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Folia Microbiol (Praha). 2017 May;62(3):237-244. doi: 10.1007/s12223-017-0496-9. Epub 2017 Jan 17.

Andrographolide: antibacterial activity against common bacteria of human health concern and possible mechanism of action.

Author information

1
Department of Microbiology, University of Kalyani, Kalyani, 741235, India.
2
TCG Life Science Ltd., Bengal Intelligent Park, Tower-B, Block-EP & GP, Sector-5, Salt Lake, Kolkata, 700091, India.
3
Department of Microbiology, University of Kalyani, Kalyani, 741235, India. dr.samirmukherjee@gmail.com.

Abstract

Increasing bacterial resistance to common drugs is a major public health concern for the treatment of infectious diseases. Certain naturally occurring compounds of plant sources have long been reported to possess potential antimicrobial activity. This study was aimed to investigate the antibacterial activity and possible mechanism of action of andrographolide (Andro), a diterpenoid lactone from a traditional medicinal herb Andrographis paniculata. Extent of antibacterial action was assessed by minimal bactericidal concentration method. Radiolabeled N-acetyl glucosamine, leucine, thymidine, and uridine were used to determine the effect of Andro on the biosyntheses of cell wall, protein, DNA, and RNA, respectively. In addition, anti-biofilm potential of this compound was also tested. Andro showed potential antibacterial activity against most of the tested Gram-positive bacteria. Among those, Staphylococcus aureus was found to be most sensitive with a minimal inhibitory concentration value of 100 μg/mL. It was found to be bacteriostatic. Specific inhibition of intracellular DNA biosynthesis was observed in a dose-dependent manner in S. aureus. Andro mediated inhibition of biofilm formation by S. aureus was also found. Considering its antimicrobial potency, Andro might be accounted as a promising lead for new antibacterial drug development.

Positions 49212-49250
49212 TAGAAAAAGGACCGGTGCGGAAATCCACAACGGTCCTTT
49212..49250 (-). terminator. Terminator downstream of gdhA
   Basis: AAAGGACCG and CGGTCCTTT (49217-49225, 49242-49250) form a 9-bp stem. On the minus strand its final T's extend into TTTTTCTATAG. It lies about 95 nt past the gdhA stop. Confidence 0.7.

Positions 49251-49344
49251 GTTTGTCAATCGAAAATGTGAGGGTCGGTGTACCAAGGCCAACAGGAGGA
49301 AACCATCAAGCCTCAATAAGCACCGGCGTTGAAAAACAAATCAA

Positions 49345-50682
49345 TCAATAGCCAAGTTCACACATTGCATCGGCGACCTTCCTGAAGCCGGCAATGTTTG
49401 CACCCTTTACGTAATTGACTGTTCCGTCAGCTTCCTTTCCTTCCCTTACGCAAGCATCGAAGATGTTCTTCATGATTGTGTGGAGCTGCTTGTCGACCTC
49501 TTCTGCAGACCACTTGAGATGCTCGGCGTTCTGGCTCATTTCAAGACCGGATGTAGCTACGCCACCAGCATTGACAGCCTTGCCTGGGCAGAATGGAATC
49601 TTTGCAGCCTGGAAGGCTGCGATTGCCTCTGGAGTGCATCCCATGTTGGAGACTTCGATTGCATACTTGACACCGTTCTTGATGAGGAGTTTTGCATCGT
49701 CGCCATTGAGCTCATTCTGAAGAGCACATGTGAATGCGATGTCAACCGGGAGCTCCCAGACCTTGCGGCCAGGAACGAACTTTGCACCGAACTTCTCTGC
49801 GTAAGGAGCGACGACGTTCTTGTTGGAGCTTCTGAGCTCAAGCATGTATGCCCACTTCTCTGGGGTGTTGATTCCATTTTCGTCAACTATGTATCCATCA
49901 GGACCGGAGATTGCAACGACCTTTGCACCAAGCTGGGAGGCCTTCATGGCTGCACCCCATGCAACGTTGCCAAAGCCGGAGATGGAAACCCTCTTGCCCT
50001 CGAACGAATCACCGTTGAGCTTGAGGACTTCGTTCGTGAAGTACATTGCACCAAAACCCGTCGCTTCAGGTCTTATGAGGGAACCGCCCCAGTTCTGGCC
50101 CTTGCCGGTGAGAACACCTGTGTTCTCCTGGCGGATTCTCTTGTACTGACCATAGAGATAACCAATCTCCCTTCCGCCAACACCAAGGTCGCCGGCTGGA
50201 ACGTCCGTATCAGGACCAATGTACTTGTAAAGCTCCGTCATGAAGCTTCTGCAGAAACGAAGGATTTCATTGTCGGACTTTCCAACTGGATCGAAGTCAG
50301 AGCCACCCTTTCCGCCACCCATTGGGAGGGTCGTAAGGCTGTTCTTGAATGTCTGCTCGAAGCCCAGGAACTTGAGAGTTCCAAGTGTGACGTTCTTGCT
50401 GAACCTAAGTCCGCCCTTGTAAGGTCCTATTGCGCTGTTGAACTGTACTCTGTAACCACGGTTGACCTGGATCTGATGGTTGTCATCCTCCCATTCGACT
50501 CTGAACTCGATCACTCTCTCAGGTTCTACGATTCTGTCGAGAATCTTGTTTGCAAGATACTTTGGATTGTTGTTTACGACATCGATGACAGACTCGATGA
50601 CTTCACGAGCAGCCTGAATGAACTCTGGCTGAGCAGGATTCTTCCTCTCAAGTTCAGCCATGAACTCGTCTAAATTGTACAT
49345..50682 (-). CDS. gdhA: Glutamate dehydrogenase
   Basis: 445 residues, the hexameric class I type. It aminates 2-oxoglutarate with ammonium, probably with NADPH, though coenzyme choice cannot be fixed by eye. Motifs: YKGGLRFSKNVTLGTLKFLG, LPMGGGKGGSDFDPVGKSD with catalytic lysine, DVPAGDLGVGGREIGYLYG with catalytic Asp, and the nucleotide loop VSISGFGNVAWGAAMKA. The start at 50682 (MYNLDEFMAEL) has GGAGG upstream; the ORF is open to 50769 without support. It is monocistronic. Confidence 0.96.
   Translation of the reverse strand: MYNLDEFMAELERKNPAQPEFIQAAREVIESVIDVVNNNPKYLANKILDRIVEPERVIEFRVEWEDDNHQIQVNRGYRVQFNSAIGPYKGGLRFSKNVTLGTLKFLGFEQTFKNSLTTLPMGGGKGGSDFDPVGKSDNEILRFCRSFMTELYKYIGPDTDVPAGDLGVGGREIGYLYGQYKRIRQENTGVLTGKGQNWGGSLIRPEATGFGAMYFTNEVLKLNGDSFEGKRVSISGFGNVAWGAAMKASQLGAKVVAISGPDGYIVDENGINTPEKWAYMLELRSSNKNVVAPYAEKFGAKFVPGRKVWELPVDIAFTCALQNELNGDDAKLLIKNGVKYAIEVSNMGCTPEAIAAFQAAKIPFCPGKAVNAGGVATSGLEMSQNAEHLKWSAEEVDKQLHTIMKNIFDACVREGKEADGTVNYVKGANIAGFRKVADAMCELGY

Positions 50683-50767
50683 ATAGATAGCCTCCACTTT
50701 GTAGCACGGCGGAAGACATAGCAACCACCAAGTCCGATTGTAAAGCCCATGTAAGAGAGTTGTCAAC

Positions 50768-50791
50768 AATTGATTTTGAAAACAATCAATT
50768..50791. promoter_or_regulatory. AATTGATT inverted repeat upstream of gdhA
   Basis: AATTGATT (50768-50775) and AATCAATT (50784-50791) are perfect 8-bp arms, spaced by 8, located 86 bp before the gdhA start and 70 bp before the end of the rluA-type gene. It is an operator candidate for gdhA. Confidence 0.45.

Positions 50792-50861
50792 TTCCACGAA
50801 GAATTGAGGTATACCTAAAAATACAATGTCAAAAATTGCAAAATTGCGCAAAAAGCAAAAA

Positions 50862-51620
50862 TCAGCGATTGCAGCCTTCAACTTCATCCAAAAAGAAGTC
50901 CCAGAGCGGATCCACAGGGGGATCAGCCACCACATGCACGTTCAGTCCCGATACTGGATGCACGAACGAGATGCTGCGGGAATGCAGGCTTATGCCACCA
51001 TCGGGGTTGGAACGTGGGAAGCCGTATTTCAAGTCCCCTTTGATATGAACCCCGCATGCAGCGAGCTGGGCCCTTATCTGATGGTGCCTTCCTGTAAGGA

KEYWORDS:

Andrographolide; Antimicrobial; Bacteriostatic; Biofilm; DNA synthesis

PMID:
28097636
DOI:
10.1007/s12223-017-0496-9
[Indexed for MEDLINE]

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